The results of regional elections held in the Basque Country and Galicia in July 2020 are enlightening. In both territories there has been an increase in nationalist forces (the Basque Nationalist Party and Euskal Herria Bildu in the former and the Galician Nationalist Bloc in the latter), taking first and second place in their respective parliaments. In turn, the Catalan elections scheduled for 14 February 2021 do not look set to alter the parliamentary majority of the pro-independence forces on the Left and Right.

The electoral results of the last five years are only the tip of the iceberg. Beneath the surface lie social dynamics that have evolved over time, introducing a new phase of tension between the Spanish state and the regions. Only time will tell whether this conflict will involve one region or several in opposition to the state.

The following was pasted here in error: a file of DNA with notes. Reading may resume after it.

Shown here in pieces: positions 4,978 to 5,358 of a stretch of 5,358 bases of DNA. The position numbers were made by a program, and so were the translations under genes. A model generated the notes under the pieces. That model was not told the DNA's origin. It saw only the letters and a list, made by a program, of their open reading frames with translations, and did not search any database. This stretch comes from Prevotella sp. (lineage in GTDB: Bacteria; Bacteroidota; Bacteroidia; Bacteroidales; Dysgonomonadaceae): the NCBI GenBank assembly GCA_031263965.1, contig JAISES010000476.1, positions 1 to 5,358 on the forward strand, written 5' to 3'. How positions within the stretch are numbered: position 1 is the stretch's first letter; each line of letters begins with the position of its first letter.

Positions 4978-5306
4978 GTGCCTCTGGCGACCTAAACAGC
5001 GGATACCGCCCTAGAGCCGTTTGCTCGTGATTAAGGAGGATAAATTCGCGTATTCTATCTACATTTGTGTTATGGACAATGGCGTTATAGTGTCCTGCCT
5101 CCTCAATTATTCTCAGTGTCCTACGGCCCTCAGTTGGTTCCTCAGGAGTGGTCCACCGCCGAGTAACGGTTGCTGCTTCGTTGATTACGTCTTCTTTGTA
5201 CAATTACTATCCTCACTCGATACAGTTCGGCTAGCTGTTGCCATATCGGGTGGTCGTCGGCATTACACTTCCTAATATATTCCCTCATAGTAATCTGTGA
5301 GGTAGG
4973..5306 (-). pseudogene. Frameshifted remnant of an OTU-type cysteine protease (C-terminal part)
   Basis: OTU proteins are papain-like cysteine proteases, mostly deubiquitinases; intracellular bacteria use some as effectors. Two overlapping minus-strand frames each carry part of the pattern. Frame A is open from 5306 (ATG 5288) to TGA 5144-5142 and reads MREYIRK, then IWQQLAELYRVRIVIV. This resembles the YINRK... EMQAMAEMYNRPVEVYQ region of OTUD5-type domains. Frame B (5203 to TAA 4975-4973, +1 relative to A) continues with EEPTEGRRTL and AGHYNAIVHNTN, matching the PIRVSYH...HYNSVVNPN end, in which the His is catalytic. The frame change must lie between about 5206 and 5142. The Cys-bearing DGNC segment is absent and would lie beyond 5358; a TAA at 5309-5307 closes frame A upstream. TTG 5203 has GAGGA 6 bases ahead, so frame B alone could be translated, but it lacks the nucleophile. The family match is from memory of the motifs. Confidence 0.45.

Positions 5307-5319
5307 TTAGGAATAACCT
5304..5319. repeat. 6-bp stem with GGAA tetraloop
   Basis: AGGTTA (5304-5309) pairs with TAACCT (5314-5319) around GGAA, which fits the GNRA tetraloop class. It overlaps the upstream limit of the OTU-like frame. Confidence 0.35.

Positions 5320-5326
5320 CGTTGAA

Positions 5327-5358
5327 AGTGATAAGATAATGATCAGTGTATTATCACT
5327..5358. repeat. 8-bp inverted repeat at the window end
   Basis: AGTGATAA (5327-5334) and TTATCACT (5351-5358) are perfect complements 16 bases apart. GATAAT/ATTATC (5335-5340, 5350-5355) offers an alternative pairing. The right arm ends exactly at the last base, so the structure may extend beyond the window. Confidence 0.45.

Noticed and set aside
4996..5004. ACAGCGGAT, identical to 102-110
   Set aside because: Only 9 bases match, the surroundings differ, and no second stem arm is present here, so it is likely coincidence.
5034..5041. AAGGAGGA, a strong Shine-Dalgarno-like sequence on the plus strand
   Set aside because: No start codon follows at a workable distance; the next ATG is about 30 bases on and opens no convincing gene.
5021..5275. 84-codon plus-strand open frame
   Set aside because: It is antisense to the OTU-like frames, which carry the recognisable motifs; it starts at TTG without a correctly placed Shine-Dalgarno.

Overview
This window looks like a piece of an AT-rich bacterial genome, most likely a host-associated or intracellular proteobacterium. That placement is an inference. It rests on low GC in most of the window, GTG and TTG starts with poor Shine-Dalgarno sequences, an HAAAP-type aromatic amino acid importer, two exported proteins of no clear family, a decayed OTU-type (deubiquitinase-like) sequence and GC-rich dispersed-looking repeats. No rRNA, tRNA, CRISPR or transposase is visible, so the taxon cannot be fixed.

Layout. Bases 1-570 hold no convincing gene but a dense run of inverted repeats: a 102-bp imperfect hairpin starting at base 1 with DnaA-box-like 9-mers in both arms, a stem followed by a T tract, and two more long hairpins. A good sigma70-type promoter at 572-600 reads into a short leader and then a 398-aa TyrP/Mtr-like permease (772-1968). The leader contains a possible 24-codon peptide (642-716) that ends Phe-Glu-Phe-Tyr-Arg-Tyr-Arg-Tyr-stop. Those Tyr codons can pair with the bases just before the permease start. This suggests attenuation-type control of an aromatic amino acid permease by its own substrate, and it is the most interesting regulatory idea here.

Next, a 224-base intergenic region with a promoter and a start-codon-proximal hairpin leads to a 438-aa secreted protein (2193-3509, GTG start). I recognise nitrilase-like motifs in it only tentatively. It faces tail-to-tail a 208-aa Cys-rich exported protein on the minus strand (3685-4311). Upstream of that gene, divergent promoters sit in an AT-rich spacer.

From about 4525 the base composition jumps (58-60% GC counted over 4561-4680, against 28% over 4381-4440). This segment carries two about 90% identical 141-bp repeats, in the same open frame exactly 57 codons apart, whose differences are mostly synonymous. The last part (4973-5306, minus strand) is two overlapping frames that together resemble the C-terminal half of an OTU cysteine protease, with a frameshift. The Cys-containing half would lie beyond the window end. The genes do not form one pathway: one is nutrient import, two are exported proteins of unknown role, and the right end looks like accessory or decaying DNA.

Post-pandemic horizons

With coronavirus, the world is witnessing an historic phenomenon. The economic wellbeing of the Spanish regions has taken a severe hit, particularly in those heavily reliant on tourism such as Catalonia, Valencia, and the Balearic Islands, where GDP fell more than 20 per cent in 2020. The current deceleration of the territorial model is proof of an imbalance among economic sectors dependent on the services industry. In the medium- to long-term, it would not be surprising to see inequality increase due to the impending economic crisis, and regionalist identities flourish among the working classes. A gradual rise in tension between the Spanish state and peripheral nationalisms is therefore likely, though the outcome is hard to predict.  

Recovery should not be approached as a return to pre-pandemic standards, but rather as a step towards new horizons of sustainability.